Australia’s trade surplus increased to $4.5 billion in January, the second largest surplus on record, as the value of gold exports exceeded expectations.
Exports were up five per cent for the month to $39.9 billion while imports were up three per cent to $35.4 billion, the Australian Bureau of Statistics said on Thursday.
Market consensus had been for the trade balance to drop to a surplus of $2.8 billion from $3.8 billion in December.
‘The quality of Australian goods is well regarded and the lower Australian dollar is providing a competitive boost for exporters,’ CommSec chief economist Craig James said.
The benefits of gold exports almost tripled, rising from $790 million in December to $2.2 billion in January, and made up $1.4 billion of the $1.9 billion total increase in exports for the month.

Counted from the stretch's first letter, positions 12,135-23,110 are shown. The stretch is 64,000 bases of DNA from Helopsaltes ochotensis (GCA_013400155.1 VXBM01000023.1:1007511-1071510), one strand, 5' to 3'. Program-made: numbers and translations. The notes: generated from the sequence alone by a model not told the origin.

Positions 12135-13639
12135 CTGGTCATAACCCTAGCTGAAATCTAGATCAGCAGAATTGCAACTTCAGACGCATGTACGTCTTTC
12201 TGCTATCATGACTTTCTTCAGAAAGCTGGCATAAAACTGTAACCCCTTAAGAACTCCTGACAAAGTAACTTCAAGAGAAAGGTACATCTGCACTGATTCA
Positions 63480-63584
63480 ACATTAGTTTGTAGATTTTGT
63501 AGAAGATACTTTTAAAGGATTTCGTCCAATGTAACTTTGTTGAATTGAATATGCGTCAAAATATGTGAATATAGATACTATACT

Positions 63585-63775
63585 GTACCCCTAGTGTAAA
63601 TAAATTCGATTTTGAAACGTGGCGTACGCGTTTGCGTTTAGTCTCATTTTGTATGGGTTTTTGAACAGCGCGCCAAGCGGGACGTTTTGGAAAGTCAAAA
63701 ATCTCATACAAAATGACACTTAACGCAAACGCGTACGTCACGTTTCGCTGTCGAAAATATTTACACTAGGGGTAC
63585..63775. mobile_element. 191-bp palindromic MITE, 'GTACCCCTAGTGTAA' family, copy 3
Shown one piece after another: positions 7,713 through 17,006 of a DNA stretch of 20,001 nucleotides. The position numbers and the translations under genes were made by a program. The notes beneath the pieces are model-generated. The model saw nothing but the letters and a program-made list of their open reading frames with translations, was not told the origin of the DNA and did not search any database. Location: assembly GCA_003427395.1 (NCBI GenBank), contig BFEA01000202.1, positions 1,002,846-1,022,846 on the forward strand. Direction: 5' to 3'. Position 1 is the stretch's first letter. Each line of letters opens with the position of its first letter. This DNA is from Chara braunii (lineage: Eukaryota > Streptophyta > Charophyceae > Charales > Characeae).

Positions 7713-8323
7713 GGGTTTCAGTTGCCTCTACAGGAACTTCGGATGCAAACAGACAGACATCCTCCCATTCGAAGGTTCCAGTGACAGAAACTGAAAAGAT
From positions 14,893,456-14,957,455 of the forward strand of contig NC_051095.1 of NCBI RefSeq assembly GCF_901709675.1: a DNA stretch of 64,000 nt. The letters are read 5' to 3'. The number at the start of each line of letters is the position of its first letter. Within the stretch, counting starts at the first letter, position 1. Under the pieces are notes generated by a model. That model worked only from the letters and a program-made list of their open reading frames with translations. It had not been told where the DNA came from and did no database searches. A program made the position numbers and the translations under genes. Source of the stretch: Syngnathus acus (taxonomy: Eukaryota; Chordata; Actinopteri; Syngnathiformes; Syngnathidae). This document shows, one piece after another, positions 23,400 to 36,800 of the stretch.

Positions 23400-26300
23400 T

The value of metal ores and coal exports increased by three per cent and six per cent respectively, adding $630 million to the credit side of the country’s books.
But mineral exports to China fell during the month, with the amount of iron ore lump falling 20 per cent and the quantity of iron ore fines falling eight per cent while the amount of hard coking coal sent to the country declined 12 per cent.
Overall imports increased by $1.1 billion, with the value of incoming capital goods up 12 per cent, consumption goods up six per cent while intermediate and other merchandise goods were up one per cent.
Westpac analyst Andrew Hanlan said it was the second largest surplus on record in dollar terms, topped only by the December 2016 surplus of $4.7 billion.